Investing in the New World Order

HVO Search brought together

Zach Duane (Partner, ABLT and former CEO, Victoria Beckham)

Gina Kirch (Founding Partner, The Venture Collective)

Patrick Schneider-Sikorsky (Founder & Partner, Beast Ventures)

and leaders working at the intersection of retail, digital and creativity to discuss the changing investment landscape and what investors are looking for in brands / companies right now. 

Key Take-Aways
How has the Landscape of Investing Changed?

Zach: There is much more activity in early stage investment. The consumer funds I'm in touch with who typically reach out to much larger businesses are coming to us regarding earlier stage deals. 

 People are also talking about fashion much more as a potential target, it is no longer seen as such a 'difficult' category for investors. I'm aware of a couple of new investment vehicles that have been set up to help early stage fashion brands.

Trends that existed pre-pandemic have been accelerated. Such as: customers googling founders of brands, wanting to know exactly where and what they're buying from, researching materials and ingredients of products.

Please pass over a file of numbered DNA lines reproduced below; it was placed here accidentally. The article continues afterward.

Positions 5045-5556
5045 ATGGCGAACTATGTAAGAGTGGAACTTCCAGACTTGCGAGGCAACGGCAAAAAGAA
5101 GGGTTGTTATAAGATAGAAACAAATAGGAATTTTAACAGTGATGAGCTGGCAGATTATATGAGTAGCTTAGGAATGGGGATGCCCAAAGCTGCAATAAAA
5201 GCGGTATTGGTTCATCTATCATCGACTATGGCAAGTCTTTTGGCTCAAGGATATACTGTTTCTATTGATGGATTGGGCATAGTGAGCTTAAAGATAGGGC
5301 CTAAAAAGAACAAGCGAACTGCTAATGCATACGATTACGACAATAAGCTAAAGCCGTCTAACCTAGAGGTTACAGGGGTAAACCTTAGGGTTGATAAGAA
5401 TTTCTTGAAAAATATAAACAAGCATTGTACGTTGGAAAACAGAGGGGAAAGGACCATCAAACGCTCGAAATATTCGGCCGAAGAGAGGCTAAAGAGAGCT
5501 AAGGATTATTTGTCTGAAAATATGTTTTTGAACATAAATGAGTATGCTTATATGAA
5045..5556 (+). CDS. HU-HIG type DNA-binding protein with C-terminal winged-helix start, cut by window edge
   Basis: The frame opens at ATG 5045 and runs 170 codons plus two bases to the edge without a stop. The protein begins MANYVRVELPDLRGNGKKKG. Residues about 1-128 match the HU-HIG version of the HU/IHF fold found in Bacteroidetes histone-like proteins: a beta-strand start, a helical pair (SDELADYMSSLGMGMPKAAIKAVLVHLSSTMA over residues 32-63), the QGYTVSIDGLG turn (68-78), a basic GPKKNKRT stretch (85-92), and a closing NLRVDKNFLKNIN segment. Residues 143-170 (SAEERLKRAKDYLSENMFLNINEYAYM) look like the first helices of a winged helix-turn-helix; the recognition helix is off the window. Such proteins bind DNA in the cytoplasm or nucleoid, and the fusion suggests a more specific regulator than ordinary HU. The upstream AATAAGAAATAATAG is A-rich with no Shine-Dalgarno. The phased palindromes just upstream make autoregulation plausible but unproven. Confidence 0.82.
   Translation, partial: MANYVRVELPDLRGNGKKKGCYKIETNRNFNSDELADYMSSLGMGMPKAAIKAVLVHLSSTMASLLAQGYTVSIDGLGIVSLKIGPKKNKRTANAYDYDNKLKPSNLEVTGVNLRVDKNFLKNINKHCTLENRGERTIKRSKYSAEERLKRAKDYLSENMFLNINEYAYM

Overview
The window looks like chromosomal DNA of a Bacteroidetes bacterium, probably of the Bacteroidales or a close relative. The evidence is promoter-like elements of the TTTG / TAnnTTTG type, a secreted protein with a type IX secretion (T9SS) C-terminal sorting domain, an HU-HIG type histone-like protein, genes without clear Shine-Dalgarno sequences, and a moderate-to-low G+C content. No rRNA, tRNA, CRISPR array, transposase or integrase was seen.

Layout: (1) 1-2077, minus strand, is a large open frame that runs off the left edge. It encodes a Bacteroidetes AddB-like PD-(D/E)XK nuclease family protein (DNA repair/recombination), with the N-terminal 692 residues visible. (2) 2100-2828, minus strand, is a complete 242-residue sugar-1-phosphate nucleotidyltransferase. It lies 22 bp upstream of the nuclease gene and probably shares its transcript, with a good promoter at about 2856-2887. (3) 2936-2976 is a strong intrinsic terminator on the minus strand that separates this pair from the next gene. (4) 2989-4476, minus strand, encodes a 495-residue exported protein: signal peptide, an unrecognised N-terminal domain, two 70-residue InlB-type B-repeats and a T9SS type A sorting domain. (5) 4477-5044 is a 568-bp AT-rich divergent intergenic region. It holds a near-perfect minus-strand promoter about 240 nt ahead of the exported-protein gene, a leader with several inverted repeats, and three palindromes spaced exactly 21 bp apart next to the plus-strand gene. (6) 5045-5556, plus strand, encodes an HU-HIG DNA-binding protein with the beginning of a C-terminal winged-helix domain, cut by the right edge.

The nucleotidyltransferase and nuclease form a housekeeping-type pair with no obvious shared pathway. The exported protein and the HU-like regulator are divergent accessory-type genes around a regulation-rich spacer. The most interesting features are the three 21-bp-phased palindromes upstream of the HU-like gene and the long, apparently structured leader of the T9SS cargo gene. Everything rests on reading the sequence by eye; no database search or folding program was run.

Maria: Transparent communication was already happening but has accelerated as people take stock of what's happening across the world.  

Gina: Entrepreneurs need more and more resilience and resourcefulness. 

The Black Lives Matter movement has been huge and the pandemic hasn't been able to stop this. Looking at the numbers, it's going to be a record-breaking year for investing in under represented founders. 

People are shopping less and less, so brands really need a differentiated quality.

Patrick: At the beginning of the pandemic there were some panic investing, especially in healthcare companies. Towards the end of this year, people have started thinking more broadly and philosophically about what they're investing in and why.

The pandemic has shocked people and questioned why we weren't prepared. 

People are thinking about other potential challenges on the horizon that could be prevented by technology. I've seen a big shift towards climate technologies. A lot of funds have been raised with an aim to have a positive impact. 

Daniel Eck (Founder and CEO, Spotify) has said he's going to invest $1billion of his own money into deep tech.

What has Made the Biggest Difference Among Successful Investments in 2020?
Gina: Founders who have long-term vision. One of the troubles I've seen is people focusing on recent revenues and not thinking strategically about long-term.
Understanding dynamics of where companies can go is really interesting. A lot of companies have huge opportunities and potential.